Political correctness is the gift of poison that just keeps on giving. Its proponents seem to be competing with each other to see who can come up with the most ridiculous claims, and they’ve been doing this for so many years that they’re getting pretty wild by now.
The latest fake controversy, maybe spurred by the new sequel to the classic movie Mary Poppins, is an allegation that the 1964 original promotes racist “blackface” trope. Because when someone has soot on their face — in a scene that revolves around chimney sweeps — racism is the only possible explanation, right?
Walt Disney’s family favorite Mary Poppins, telling the adventures of the titular nanny and her charges, is one of the most loved movies of all time. Now, however, a Leftist professor is claiming it’s actually racist.
- Literature professor, Daniel Pollack-Pelzner, writing in the New York Times, claimed that Mary Poppins “blacks up” during one of the movie’s most popular scenes.
- “Blackface” makeup is now seen as racist because it involves a (usually) white actor or actress using black makeup to portray, and often caricature, a black person. The politically correct argue that this is disrespectful and offensive, and also marginalizes black people by allowing whites to play them — meaning black actors aren’t required.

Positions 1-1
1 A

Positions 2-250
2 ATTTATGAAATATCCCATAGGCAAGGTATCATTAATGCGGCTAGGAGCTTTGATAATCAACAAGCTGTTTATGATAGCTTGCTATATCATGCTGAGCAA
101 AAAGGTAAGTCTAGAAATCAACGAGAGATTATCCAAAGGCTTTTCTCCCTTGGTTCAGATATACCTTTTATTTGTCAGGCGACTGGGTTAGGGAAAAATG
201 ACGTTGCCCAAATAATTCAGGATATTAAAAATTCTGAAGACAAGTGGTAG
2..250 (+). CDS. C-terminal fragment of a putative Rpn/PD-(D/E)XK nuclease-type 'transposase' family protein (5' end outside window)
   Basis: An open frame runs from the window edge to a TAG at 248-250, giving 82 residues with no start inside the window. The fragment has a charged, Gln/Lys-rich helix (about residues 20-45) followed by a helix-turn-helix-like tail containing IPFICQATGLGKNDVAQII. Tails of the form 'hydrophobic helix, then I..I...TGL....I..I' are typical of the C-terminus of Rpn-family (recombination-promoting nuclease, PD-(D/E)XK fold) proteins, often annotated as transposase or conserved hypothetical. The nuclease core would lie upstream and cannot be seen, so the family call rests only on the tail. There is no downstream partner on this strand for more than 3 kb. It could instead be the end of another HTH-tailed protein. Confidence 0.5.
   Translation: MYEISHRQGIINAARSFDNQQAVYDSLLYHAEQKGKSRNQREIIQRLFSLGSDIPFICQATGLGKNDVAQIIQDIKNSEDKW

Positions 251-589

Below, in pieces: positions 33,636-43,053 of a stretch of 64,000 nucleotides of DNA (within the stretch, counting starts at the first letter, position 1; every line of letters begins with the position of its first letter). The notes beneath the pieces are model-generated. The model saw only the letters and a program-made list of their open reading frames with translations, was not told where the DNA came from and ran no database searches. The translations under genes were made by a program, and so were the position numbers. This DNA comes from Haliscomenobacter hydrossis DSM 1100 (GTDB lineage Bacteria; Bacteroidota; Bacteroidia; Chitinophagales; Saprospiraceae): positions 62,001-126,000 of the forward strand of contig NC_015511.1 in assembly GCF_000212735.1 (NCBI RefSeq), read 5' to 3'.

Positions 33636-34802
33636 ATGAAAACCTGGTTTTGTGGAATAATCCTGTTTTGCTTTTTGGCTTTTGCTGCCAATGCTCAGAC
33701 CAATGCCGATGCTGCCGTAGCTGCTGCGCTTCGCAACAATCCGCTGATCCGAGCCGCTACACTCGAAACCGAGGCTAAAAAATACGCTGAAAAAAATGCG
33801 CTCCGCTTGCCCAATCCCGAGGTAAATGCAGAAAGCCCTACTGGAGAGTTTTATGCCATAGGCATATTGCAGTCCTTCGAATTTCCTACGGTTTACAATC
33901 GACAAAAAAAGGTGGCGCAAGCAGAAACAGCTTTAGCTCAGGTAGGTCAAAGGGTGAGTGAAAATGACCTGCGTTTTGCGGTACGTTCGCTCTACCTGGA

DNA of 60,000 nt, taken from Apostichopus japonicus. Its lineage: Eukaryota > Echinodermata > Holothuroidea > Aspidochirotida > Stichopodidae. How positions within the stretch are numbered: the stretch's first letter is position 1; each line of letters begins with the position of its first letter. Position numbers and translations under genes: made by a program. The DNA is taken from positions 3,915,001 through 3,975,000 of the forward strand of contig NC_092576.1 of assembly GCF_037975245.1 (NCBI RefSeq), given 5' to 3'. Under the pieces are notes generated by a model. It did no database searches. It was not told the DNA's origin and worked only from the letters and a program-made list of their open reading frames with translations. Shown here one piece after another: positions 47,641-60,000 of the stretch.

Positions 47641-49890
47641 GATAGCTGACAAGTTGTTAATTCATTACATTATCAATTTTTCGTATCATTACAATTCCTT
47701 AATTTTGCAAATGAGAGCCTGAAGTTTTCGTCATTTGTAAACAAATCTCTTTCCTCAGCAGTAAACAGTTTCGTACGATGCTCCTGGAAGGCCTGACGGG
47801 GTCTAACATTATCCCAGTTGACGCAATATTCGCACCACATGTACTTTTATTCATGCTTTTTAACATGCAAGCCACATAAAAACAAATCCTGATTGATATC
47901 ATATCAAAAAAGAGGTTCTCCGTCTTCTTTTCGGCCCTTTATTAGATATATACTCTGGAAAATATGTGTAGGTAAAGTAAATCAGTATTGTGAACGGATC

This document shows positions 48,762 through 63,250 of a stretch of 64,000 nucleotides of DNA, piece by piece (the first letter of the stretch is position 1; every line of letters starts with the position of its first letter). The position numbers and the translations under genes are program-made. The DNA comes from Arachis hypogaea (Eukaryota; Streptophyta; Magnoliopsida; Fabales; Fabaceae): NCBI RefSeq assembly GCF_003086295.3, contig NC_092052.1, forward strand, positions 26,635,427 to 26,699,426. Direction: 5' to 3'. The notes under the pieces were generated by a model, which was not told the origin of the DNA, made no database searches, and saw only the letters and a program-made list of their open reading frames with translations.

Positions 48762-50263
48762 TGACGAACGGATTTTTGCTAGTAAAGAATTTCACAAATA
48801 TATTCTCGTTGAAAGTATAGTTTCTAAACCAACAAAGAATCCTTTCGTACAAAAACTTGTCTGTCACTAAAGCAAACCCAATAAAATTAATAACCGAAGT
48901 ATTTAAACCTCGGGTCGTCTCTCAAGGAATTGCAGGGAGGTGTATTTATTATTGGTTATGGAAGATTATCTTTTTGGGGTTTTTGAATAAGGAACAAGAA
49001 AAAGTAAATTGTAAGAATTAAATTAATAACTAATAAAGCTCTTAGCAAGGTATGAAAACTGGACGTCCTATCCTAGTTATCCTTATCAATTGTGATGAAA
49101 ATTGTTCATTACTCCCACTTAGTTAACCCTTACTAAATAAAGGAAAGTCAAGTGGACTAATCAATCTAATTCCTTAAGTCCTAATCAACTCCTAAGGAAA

- According to Pollack-Pelzer, who teaches at Linfield College in ultra-liberal Oregon, Poppins was invoking racist stereotypes when her face was dirtied with soot during a meeting with a chimney sweep. She then reinforces this racist message by smearing more soot on her own and the children’s faces.
- In fact, it’s very clear to anyone who’s watched the movie that Poppins smears soot on herself and the children to help them identify with the sweep before they dance off across the rooftops with him.
- Chimney sweeps were well known for their blackened, sooty faces. However, they didn’t blacken their faces to be racially offensive; it was just an inevitable result of cleaning out sooty chimneys with a hand-operated brush several times a day. Sweeping chimneys was, and is, a dirty job.
- The rich and well-bred were reluctant to get to close to sweeps, but that wasn’t because black faces activated their subconscious racism; it was because they didn’t want to get covered in soot. This is so simple that it should be obvious to anyone — except a certain liberal arts professor, of course.